The role of value added strategies
By James Williams – Although long associated with passive management, the ETF industry is fast evolving as active managers look to leverage the potential of the ETF format. Already, 31 active managers have sought permission from the SEC to provide active ETFs; the PIMCO Total Return Fund, launched 1 March 2012, is just one of a number of successful launches.
Last week, MJ Lytle, Managing Director, Source, one of the industry’s leading providers of Exchange Traded Products, hosted a press conference in London to discuss the role of value added strategies within the ETF space. The three speakers included: Hugh Cutler, Head of Distribution, Legal & General Investment Management; Howard Chan, Product Manager, PIMCO, and Sandy Rattray (pictured), Portfolio Manager, Man GLG Europe Plus Index at Man Systematic Strategies (Man SS).
Smart beta funds and active funds are building momentum as managers look to go beyond delivering pure benchmark-driven beta returns. The US now has 72 smart beta funds running USD31billion in AUM, whilst Europe, still someway behind, has 27 such funds running USD7billion in AUM.
To illustrate the growing acceptance of niche, smart beta strategies, Lytle commented that Source had raised EUR184million of net inflows this year into broad-based passive MSCI Europe tracker ETFs, while at the same time Man GLG had attracted EUR190million into its Man GLG Europe Plus Source ETF.
Howard Chan touched upon some key points in the fixed income space and how PIMCO was developing a suite of GDP-weighted indices to deliver outperformance. He stressed that investors need to take a smarter, more forward-looking approach to investing, given that the bond market landscape is changing.
“The picture for 5-year CDS spreads is more mixed. It’s now cheaper to insure Brazilian debt than Italian debt,” said Chan. He then went on to explain that PIMCO has developed its Global Advantage Bond Index (in addition to inflation-linked and government bond indices) to reflect this need for forward-thinking strategies. With traditional market cap-weighted benchmarks, because they are most heavily weighted towards the largest issues and issuers, they force investors to lend to countries with the highest indebtedness and the lowest yields.
PIMCO’s Global Advantage Bond Index uses a rules-based approach, providing better diversification by “avoiding habitual debtors and re-allocating to higher yielding bonds in emerging markets”, said Chan. The index has 36 per cent exposure to EM countries, compared to just 5.1 per cent in the Barclays Global Aggregate Bond Index.
Hugh Cutler spoke about commodities and the non-correlated performance benefits of investing in this asset class through an ETF wrapper. With Solvency II regulation forcing institutional investors to pay closer attention to risk management and reduce risk in their portfolios, they need returns with reduced volatility said Cutler.
Where LGIM is trying to bring value-add through its commodity ETF products is by selecting the most appropriate indices for its clients. “We select a combination of different indexes to give us the features we want. We do this because our clients simply don’t have the time to do it themselves,” said Cutler.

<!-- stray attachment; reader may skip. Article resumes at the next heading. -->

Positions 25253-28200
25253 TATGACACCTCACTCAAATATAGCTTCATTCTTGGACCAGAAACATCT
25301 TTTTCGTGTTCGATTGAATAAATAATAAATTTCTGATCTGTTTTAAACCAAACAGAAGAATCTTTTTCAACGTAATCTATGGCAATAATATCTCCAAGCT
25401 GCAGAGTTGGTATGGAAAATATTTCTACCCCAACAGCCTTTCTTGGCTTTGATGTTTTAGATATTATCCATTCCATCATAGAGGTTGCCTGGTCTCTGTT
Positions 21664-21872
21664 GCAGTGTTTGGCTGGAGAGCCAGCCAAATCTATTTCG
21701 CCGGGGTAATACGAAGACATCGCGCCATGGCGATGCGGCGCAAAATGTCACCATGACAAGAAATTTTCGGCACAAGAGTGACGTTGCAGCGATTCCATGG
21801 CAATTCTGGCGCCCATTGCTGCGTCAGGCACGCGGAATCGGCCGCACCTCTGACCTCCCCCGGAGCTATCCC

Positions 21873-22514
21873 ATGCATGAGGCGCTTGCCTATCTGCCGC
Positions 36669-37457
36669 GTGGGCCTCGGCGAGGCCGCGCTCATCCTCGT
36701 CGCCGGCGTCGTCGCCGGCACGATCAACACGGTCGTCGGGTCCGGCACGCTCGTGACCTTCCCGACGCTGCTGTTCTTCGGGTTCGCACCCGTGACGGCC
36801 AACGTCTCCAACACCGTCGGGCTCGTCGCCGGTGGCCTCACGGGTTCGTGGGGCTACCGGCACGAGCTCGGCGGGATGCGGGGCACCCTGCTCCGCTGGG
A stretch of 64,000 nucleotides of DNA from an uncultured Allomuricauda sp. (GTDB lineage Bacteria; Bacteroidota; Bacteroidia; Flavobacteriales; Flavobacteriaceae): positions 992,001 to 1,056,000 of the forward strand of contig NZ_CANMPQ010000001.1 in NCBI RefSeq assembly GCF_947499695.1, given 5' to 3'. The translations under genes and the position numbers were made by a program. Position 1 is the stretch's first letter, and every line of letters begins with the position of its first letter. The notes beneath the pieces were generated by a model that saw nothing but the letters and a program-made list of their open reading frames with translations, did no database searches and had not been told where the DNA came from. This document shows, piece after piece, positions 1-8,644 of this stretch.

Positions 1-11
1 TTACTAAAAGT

Over 300 broad commodity indices are analysed to determine which commodity baskets to invest in, with Cutler explaining that LGIM buys the derivative contracts to gain exposure to a specific commodity index via swap arrangements: UCITS-compliant funds cannot invest in physical commodities. Currently, said, Cutler, LGIM was holding 28 per cent in agriculture, 32 per cent in energy, 15.6 per cent in precious metals, 20 per cent in industrial metals and 3.8 per cent in livestock.
Sandy Rattray concluded by talking about smart beta strategies; specifically the Man GLG Europe Plus Source ETF. The Man GLG Europe Plus Index, which the ETF tracks, consists of some 200 stocks. The creation of the ETF product last year came off the back of a strategy that GLG Partners had been running since 2005: namely, to trade on the back of ‘buy’ recommendations from 65 brokers across Europe.
Markets are inefficient. What Man GLG discovered was that once a broker announces a recommendation, the market takes time to digest it. This leads to a sustained period of outperformance lasting up to 60 days, after which it plateaus. If the markets were efficient, said Rattray, such an anomaly wouldn’t exist.
“It’s this anomaly that we are packaging up using the broker recommendations to deliver smart beta,” said Rattray.
The Man GLG Europe Plus fund trades these recommendations early so as to harvest as much of the outperformance as possible. The index on which the ETF fund trades, therefore benefits from this capture of smart beta.
As to why the lag exists, Rattray added: “Institutional active managers take about four weeks to respond to these recommendations. That’s why you get the curve: this is an anomaly, not fundamental alpha.”
The Man GLG Europe Plus Source ETF has approximately USD840 million in AUM and is one of Source’s largest funds.
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